Normally, that stuff wouldn’t bother me, but it affects the narrative.  The narrative itself is incomprehensible, too, but the poor quality really detracts from the ability to decipher what is going on.  I’m still not sure who some of the characters are, even after consulting the film’s Wikipedia entry.  There’s a guy—the band manager?—who is constantly looking after Lynn, saying she has to be protected at all cost (she is the talent after all).  But how did she just take over this band?  What is her appeal?  Granted, her voice is good, but there’s nothing about her that screams “rock star.”

So, Billy keeps appearing, and Lynn keeps having meltdowns.  Wherever the band goes, Billy shows up, and people start getting killed.  Lynn insists that Billy’s grave be exhumed, but that does not put her fears to rest.

Finally, at a massive concert, Billy confronts Lynn directly, explaining that he is actually Billy’s twin brother, John, the quintessential “evil” twin (Billy was a scumbag, but he probably wasn’t evil).  “Billy” takes the stage with Lynn trapped in a prop coffin, and fans go wild to see their deceased rock ‘n’ roll hero back on stage (and singing the song “I’m Back”).

Somehow, the band manager realizes Billy is trying to kill Lynn—I don’t know how—and sends roadies out to stop the slaying before it can happen (at some point, Billy handcuffs Lynn to himself during his final number, and I never figured out why she was in the coffin in the first place).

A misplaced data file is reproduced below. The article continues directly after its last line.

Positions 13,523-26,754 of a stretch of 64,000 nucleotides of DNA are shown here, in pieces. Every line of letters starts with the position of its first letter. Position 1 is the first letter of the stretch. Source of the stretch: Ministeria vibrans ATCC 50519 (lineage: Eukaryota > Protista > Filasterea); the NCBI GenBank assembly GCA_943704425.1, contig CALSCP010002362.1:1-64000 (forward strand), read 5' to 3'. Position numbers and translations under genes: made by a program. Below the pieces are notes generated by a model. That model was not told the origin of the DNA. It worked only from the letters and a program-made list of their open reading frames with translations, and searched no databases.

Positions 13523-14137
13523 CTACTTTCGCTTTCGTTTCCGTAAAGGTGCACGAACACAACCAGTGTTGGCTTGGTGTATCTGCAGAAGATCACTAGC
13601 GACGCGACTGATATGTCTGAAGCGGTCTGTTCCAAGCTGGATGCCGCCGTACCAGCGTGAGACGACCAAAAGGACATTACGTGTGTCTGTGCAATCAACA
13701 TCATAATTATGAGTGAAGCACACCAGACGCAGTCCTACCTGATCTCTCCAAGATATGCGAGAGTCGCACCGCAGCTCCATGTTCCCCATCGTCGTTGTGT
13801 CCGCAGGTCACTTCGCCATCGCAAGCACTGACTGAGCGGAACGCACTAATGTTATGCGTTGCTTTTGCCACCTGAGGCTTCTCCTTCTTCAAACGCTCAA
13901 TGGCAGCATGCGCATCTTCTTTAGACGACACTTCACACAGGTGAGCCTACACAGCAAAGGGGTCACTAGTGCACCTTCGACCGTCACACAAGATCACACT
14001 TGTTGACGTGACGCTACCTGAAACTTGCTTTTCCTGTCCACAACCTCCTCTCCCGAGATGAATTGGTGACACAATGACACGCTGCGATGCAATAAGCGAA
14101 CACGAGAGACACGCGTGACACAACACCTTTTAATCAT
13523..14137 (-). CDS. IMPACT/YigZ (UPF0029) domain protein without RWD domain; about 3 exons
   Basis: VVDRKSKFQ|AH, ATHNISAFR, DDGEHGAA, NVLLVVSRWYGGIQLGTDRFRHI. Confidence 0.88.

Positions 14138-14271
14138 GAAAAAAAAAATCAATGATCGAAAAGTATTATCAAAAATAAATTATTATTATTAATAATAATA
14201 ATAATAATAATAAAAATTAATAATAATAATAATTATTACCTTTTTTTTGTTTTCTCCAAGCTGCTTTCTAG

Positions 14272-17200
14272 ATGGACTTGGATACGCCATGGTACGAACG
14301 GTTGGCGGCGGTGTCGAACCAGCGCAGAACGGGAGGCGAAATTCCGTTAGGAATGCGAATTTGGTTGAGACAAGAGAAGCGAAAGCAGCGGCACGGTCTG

The film closes with Billy/John singing, “I’m Back!” into the camera as the credits roll.

really wanted to like this movie.  I did like the music.  But it was such a pain to follow.  Rocktober Blood is riddled with technical problems, and bad acting plagues a poorly-constructed script.

Skip the flick, get the soundtrack.


33 thoughts on “Monday Morning Movie Review: Portly’s Top Ten Worst Films: #9: Rocktober Blood (1984)

  1. Cheers Tyler. 🙂

    I’ve never heard of Rocktober and thanks to your review, will steer well clear of it.

    I know what you mean regarding films. It doesn’t matter the genre or whether it’s low or big budget. You sit down to watch them because it’s something you might be interested in and even if it starts off badly, you hope, with all your heart, that it’ll improve. When it doesn’t, it makes you slightly annoyed that you wasted valuable hours that you could have spent doing something else. That’s how I feel, anyway.

    One of the films in my list – number 5 to be precise – is a relatively new film that Tina and I watched the other day. Both of us were disappointed at the start and hoped that it would improve. It didn’t. It was as pointless as Biden sitting a test for Mensa. Hopefully, though, our lists will help deter readers from wasting their time. Yes, there is taste but a lot of films are tasteless dirge and it’s good to warn people away from them.

    Liked by 2 people

    • Kudos to you for having these reviews mapped out so far in advance. I’m putting mine together week by week! I’m not sure how I will get to ten, but I’m going to keep mining my vast collection of bad movies. I have three massive collections of mostly-awful films I can access.

      Liked by 2 people

      • I’m having to think about it. It’s 8-5 that’s been an issue. To be fair, there are probably about 500 movies that could go into the top 10. For me, it’s about finding enough of them I can actually remember. A lot of the bad movies, I’ve scrubbed from my mind.